What does optical coherence tomography offer for evaluating physical disability in patients with multiple sclerosis?

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Noropsikiyatri Arsivi, vol.55, 2018 (SCI-Expanded) identifier identifier

  • Publication Type: Article / Review
  • Volume: 55
  • Publication Date: 2018
  • Doi Number: 10.29399/npa.23327
  • Journal Name: Noropsikiyatri Arsivi
  • Journal Indexes: Science Citation Index Expanded (SCI-EXPANDED), Scopus, TR DİZİN (ULAKBİM)
  • Keywords: Ganglion cell layer, Inner plexiform layer, Multiple sclerosis, Optical coherence tomography, Physical disability, Retinal nerve fiber layer
  • Dokuz Eylül University Affiliated: Yes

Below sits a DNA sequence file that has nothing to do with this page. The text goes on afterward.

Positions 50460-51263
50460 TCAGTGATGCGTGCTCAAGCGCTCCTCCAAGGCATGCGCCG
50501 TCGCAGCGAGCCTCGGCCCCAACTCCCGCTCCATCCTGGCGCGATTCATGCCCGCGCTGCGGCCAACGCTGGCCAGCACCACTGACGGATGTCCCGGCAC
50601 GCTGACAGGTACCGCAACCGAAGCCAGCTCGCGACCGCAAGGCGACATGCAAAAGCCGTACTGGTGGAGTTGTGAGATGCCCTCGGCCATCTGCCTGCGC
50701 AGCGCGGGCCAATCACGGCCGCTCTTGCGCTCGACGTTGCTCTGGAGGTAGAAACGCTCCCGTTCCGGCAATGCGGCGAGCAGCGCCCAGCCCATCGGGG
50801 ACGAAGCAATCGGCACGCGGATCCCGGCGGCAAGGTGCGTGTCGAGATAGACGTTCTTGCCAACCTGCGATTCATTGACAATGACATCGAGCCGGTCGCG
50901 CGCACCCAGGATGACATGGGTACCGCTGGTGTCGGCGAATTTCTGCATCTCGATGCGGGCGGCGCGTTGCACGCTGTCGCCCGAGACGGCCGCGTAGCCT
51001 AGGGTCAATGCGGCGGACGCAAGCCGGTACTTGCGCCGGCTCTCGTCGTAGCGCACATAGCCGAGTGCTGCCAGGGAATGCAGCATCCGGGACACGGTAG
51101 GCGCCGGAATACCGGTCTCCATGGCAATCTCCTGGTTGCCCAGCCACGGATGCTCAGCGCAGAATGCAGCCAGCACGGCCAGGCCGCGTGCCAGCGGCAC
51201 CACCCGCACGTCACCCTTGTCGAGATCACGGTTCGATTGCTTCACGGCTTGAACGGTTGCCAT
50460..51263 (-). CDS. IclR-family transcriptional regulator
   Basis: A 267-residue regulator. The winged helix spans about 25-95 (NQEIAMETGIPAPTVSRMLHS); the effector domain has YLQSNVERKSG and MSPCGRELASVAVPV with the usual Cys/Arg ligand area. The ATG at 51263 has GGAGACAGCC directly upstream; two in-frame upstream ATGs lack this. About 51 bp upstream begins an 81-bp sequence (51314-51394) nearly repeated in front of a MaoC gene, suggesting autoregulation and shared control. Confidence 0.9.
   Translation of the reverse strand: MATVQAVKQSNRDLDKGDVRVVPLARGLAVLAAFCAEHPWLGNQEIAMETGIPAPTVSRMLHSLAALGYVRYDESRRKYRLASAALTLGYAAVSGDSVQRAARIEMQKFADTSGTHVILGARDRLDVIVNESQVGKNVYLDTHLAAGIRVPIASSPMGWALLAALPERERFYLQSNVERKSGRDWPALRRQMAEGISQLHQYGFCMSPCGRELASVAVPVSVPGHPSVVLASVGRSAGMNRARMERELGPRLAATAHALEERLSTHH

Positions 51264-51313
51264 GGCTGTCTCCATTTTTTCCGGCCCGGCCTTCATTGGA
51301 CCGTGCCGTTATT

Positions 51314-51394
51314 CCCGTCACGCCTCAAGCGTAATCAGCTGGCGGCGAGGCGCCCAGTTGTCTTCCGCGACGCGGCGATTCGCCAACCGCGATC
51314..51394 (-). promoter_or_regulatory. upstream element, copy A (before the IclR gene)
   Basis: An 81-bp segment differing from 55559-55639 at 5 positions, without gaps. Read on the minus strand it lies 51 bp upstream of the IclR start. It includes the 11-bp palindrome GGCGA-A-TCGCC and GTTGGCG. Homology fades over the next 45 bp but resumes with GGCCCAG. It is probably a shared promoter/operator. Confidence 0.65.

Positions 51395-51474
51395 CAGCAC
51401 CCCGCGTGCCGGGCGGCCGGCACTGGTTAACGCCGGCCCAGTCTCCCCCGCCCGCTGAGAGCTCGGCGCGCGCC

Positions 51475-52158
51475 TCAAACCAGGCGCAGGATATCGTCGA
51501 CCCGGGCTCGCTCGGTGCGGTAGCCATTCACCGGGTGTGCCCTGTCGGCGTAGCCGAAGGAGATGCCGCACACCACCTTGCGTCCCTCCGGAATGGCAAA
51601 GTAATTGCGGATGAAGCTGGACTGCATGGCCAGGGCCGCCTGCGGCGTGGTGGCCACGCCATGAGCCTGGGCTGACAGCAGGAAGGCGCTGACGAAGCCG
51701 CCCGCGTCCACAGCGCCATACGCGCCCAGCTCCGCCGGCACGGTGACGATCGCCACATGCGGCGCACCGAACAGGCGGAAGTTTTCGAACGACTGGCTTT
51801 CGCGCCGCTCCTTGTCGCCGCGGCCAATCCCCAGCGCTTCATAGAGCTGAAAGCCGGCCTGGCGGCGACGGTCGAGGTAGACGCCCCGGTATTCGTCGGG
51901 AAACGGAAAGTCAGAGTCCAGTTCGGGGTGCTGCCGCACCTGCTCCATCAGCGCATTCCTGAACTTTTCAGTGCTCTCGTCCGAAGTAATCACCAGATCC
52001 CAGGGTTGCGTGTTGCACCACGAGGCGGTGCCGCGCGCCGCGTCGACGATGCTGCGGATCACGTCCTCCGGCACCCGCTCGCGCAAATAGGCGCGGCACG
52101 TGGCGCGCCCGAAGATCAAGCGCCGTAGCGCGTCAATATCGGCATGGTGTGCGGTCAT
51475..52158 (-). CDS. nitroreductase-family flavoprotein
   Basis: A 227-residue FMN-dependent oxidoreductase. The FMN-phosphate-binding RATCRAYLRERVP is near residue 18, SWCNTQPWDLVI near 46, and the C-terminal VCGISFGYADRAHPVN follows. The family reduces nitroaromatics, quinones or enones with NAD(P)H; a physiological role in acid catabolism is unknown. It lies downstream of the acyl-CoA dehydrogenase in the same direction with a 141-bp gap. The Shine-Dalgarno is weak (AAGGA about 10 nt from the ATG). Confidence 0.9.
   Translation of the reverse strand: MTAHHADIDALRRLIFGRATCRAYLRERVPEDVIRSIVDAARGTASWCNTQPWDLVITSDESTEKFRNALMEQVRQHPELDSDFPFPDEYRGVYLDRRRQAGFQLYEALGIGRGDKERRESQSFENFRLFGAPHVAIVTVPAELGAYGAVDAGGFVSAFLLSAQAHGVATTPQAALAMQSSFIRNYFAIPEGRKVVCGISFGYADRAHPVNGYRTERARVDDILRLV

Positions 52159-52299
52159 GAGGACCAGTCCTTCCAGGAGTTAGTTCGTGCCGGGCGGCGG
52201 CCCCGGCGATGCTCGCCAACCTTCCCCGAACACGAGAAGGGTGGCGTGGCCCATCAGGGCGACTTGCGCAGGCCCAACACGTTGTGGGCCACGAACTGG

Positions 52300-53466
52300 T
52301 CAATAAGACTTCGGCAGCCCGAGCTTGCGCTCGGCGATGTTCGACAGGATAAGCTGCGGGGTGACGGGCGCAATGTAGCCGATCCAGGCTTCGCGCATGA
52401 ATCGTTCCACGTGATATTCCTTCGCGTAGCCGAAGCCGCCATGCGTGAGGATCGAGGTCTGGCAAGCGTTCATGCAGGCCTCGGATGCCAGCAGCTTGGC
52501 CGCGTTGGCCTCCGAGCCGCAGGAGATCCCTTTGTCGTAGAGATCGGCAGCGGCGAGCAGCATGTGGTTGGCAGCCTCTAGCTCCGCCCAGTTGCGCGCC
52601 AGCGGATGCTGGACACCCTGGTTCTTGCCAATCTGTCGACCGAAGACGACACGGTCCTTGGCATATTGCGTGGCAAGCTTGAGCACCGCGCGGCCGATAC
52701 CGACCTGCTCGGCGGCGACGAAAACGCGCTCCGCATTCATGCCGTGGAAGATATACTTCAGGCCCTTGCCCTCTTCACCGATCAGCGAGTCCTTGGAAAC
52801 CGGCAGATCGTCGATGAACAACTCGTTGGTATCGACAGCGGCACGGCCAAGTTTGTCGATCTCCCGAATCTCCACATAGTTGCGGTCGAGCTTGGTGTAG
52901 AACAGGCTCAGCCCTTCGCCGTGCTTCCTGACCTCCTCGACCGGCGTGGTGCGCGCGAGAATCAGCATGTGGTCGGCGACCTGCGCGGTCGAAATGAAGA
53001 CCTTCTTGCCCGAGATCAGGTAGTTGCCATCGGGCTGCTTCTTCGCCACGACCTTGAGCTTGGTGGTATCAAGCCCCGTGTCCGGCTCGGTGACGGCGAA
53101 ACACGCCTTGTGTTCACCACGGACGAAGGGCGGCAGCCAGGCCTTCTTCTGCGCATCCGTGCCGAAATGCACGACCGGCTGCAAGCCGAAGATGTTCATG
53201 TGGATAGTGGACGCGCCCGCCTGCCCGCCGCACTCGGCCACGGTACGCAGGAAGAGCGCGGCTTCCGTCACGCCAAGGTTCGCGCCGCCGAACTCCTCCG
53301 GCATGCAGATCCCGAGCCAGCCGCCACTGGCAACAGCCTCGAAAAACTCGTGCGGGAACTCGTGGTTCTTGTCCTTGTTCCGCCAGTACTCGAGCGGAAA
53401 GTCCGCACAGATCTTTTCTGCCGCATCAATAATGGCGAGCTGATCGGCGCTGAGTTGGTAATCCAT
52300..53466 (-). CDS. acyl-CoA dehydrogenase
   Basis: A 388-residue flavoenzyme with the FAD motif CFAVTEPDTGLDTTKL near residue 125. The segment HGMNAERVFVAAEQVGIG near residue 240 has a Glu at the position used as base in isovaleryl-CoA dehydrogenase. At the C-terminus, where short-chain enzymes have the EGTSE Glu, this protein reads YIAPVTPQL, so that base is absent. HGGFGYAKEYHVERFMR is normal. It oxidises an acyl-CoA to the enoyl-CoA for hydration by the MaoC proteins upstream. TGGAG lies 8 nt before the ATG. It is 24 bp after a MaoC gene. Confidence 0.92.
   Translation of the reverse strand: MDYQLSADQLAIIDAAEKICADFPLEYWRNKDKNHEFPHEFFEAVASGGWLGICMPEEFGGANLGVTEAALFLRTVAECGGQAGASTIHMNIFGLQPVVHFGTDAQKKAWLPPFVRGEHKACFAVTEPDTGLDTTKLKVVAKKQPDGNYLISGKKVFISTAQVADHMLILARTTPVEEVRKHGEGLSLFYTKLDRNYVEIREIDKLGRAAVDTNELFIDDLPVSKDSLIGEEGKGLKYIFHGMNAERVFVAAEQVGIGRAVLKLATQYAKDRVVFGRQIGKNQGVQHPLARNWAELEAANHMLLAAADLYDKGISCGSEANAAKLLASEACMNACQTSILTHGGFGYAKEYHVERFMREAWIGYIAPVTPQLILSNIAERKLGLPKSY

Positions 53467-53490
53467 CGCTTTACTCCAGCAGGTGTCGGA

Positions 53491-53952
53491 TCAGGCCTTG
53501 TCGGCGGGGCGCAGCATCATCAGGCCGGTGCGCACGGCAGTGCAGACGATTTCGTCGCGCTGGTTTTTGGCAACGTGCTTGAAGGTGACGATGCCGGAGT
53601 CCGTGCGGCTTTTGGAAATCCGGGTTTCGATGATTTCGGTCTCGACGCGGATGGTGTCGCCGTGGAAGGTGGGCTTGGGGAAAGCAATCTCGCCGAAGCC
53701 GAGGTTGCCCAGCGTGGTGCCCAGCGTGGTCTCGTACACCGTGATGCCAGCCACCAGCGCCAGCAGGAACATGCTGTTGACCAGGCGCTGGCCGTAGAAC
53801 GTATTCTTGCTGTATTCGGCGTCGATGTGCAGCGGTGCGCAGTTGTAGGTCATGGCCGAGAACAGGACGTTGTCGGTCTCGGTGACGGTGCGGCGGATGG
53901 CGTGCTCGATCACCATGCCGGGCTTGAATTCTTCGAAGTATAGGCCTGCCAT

Visual dysfunction is one of the most common clinical manifestations of multiple sclerosis (MS). For example, optic neuritis is the onset symptom in 20% of patients with MS. Visual pathway impairment presents in most patients with MS, including patients who have not experienced optic neuritis. During the last decade, many clinical trials of MS have included visual outcomes. One tool used in these studies, optical coherence tomography, is a non-contact, noninvasive, high-resolution optical imaging technology that helps segmentation and measurement of specific retinal layers using computerized algorithms. Optical coherence tomography is used in various stages of MS from diagnosis to treatment of the disease. In this review, we summarize the use of optical coherence tomography in MS and study its usefulness for evaluating the physical disabilities of MS patients.